by Melanie Breault
Congress had little time to make a decision about the debt ceiling, whether they would increase the nation’s borrowing authority or cause the U.S. to default on its loans. Progress was made during the Columbus Day weekend.
While these “adults” continued to “negotiate” how the budget should look, the rest of the population had to wait and wonder the possible outcomes. Jeff Fecke outlined for Truthoutfour possible scenarios, including a “worst case scenario: the second great depression.”
While a second great depression would be devastating for all Americans, and the entire global economy, it would catastrophic for millennials. But where are these millennial voices speaking out against this issue?
Stephen Calabria interviewed a few senators for PolicyMic, asking them what a default would mean for young people. Sen. Roger Wicker (R-Miss.) implied we could use the budget debt ceiling debate as leverage to slow the growth of the federal government, saying, “So to the extent we could use the budget ceiling under the current law as leverage to get a long-term deal to slow the growth rate of the federal government, then I think the use of that particular tool could be very, very helpful to millennials.”
But how is this “tool” of less government beneficial to millennials who, as research found through the Swindled campaign, are being stuck with the tab collected by our older generations? Swindled: How the Millennial Generation Will Pay the Price of Washington’s Paralysis found, “Someone who is 65 today will receive an average of $327,400 more benefits than she paid in taxes,” while future Americans will have a tax burden of “60 cents of every dollar they earn.”
The question is not about how much government is needed, but what our current government does with its debt and debt payments. As Ryan Schoenike explained also for PolicyMic, we millennials cannot handle this future debilitating debt under our current economic circumstances, including our unemployment rate of 16% and most of us being underemployed making less than what we could be making.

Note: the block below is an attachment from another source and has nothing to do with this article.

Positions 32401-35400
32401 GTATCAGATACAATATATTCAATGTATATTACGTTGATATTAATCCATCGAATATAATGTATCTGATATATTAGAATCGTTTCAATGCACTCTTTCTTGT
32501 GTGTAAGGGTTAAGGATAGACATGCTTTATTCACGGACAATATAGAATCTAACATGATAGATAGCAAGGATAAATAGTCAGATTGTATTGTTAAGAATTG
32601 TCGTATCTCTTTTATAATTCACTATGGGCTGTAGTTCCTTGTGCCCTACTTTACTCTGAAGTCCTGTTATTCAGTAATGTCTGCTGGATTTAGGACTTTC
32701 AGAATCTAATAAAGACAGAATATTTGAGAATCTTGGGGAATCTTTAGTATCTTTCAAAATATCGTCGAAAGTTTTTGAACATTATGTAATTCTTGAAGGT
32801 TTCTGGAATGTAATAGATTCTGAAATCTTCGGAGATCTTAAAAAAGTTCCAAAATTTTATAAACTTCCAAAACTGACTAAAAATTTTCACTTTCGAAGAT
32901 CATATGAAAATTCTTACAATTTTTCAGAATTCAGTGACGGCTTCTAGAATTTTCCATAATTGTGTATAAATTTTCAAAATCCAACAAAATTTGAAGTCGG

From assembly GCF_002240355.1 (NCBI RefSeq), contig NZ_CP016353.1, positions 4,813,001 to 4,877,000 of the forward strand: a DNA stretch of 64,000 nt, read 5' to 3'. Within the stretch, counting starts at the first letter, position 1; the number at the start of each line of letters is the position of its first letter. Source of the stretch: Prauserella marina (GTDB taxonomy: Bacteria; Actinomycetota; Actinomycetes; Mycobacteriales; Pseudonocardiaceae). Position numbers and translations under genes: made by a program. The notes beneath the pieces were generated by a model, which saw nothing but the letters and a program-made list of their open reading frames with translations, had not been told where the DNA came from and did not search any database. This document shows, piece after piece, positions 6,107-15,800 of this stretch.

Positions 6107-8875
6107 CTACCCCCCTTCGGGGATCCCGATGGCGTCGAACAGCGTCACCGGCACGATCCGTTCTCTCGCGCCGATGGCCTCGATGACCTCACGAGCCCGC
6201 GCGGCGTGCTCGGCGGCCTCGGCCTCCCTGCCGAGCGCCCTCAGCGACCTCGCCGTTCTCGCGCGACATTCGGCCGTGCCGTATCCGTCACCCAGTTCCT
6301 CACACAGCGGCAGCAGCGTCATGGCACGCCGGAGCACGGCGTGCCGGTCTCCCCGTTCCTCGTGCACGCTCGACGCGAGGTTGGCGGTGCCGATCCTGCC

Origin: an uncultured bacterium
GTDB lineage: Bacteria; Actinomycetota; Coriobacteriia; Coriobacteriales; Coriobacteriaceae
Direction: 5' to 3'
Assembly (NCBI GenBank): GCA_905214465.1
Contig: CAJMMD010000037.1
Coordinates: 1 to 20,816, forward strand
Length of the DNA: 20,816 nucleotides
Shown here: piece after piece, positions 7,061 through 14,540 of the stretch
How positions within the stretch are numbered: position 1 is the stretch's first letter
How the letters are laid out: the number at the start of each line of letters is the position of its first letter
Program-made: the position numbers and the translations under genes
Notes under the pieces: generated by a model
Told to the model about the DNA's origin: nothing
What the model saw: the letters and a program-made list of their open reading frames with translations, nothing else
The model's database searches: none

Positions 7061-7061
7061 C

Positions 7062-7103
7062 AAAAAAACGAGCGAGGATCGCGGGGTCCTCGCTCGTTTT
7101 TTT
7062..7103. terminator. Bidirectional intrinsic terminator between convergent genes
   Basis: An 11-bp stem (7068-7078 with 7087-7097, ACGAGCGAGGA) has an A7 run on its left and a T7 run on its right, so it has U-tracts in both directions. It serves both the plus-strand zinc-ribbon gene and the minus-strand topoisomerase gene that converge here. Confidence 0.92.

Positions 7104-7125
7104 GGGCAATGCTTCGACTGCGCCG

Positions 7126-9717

Gurwin Singh Ahuja, policy advocate for Generation Progress at the Center for American Progress, likewise stressed that “young Americans actually have the most to lose if the debt ceiling is not raised.” He told PolicyMic that raising the debt ceiling does not mean the government will spend more, but that the debt ceiling simply gives Congress the authority to pay for previous spending.
“If we reach the debt ceiling, there will be higher interest rates, higher debt payments, and higher taxes for a generation,” he said. “Millennials will be paying higher taxes and getting less services for a government that does not work for us.”
Ahuja said a lot of credit, including student loans, credit cards, cars, and homes, is connected to interest on treasury bonds, which is a widespread industry practice. Congress tied student loan rates to Treasuries because treasury rates were so low and students could take advantage of the rates at the time, a 3.86 interest rate. He said that if we reach the debt ceiling, borrowers starting July 2014 will likely have higher interest rates of that year.
Generation Progress works “with and for young people to promote progressive solutions to key political and social challenges,” and after hearing from young people, Ahuja said he felt compelled to write a piece on the subject of the debt ceiling.
“Millennials will have less investment, less spending for universities and higher debt payments causing slower economic growth,” he continued. “And we’ll be living with that for the rest of our lives.”
Now, are we millennials doing enough to voice our concerns? Brendan Fallon of RYOT Newstried to put this issue in layman’s terms for the average millennial by creating a narrative of a young person needing a credit-line increase to be approved by his or her conservative fatherwho refuses to “over ill-informed and unpopular views not based in economics, science, history or reason.” Fallon wrote, “Hopefully he will increase the debt limit with no strings attached so you can sit down and hammer out a budget deal without the threat of a total collapse hanging over your head.”
Adults can get as mad as they want over this debt ceiling debate, no matter what side of it they’re on.
But when it comes to who will be really suffering the consequences, it’s going to be us, and the sooner our generation realizes this and tells our congressmen and politicians that we will not be left holding the bag after they’re gone, the better off we all will be.